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© Institut Pasteur
Cells infected for 24 hrs with C. Trachomatis. The cell nuclei are labelled in blue, the bacteria appear yellow, within the inclusion lumen. A bacterial protein secreted out the inclusion into the host cytoplasm id labelled in red.
Publication : Biochemistry

Conformational change induced by ATP binding in the multidrug ATP-binding cassette transporter BmrA

Scientific Fields
Diseases
Organisms
Applications
Technique

Published in Biochemistry - 24 Jan 2008

Orelle C, Gubellini F, Durand A, Marco S, Lévy D, Gros P, Di Pietro A, Jault JM

Link to Pubmed [PMID] – 18215075

Biochemistry 2008 Feb;47(8):2404-12

ATP-binding cassette (ABC) transporters are involved in the transport of a wide variety of substrates, and ATP-driven dimerization of their nucleotide binding domains (NBDs) has been suggested to be one of the most energetic steps of their catalytic cycle. Taking advantage of the propensity of BmrA, a bacterial multidrug resistance ABC transporter, to form stable, highly ordered ring-shaped structures [Chami et al. (2002) J. Mol. Biol. 315, 1075-1085], we show here that addition of ATP in the presence of Mg2+ prevented ring formation or destroyed the previously formed rings. To pinpoint the catalytic step responsible for such an effect, two classes of hydrolysis-deficient mutants were further studied. In contrast to hydrolytically inactive glutamate mutants that behaved essentially as the wild-type, lysine Walker A mutants formed ring-shaped structures even in the presence of ATP-Mg. Although the latter mutants still bound ATP-Mg, and even slowly hydrolyzed it for the K380R mutant, they were most likely unable to undergo a proper NBD dimerization upon ATP-Mg addition. The ATP-driven dimerization step, which was still permitted in glutamate mutants and led to a stable conformation suitable to monitor the growth of 2D crystals, appeared therefore responsible for destabilization of the BmrA ring structures. Our results provide direct visual evidence that the ATP-induced NBD dimerization triggers a conformational change large enough in BmrA to destabilize the rings, which is consistent with the assumption that this step might constitute the “power stroke” for ABC transporters.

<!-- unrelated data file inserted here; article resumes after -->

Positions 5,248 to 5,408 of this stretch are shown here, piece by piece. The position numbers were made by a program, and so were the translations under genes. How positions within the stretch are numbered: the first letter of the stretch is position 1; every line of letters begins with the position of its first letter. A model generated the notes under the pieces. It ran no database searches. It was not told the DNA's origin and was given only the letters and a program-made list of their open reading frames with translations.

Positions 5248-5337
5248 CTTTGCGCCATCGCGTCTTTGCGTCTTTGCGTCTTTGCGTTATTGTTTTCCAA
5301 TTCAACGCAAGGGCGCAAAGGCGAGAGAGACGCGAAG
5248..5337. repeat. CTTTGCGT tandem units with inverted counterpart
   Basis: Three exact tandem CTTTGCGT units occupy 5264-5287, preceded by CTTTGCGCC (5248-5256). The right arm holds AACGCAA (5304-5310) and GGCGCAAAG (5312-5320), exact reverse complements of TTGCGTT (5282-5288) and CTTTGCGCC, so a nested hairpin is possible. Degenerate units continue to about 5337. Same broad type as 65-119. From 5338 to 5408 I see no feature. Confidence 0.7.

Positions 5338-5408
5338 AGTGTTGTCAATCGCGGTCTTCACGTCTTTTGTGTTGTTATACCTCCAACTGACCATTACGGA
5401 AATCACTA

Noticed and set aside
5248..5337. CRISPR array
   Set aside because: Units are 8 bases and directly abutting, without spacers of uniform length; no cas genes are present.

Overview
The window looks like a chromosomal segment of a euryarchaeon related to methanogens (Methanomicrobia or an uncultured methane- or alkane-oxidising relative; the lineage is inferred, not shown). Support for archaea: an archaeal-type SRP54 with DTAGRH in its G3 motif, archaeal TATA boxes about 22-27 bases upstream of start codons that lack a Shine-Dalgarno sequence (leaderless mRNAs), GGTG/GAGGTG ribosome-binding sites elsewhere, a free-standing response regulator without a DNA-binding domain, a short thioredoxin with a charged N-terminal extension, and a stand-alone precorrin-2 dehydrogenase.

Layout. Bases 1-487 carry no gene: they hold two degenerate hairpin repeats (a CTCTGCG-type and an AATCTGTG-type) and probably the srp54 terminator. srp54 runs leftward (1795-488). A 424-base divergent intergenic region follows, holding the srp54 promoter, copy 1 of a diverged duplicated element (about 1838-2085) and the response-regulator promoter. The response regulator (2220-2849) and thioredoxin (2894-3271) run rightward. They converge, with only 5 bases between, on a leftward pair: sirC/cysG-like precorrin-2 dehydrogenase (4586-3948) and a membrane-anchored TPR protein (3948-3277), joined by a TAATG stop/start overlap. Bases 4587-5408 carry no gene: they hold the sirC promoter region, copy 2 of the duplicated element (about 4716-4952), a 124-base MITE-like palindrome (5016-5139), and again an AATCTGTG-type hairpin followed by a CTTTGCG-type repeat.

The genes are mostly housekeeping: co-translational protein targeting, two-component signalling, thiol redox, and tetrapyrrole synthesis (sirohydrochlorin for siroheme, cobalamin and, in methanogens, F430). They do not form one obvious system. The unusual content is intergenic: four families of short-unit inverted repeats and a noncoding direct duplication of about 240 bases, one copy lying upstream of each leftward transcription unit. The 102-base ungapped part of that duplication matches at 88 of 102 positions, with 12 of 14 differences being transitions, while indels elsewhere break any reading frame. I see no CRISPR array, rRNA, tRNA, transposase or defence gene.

https://www.ncbi.nlm.nih.gov/pubmed/18215075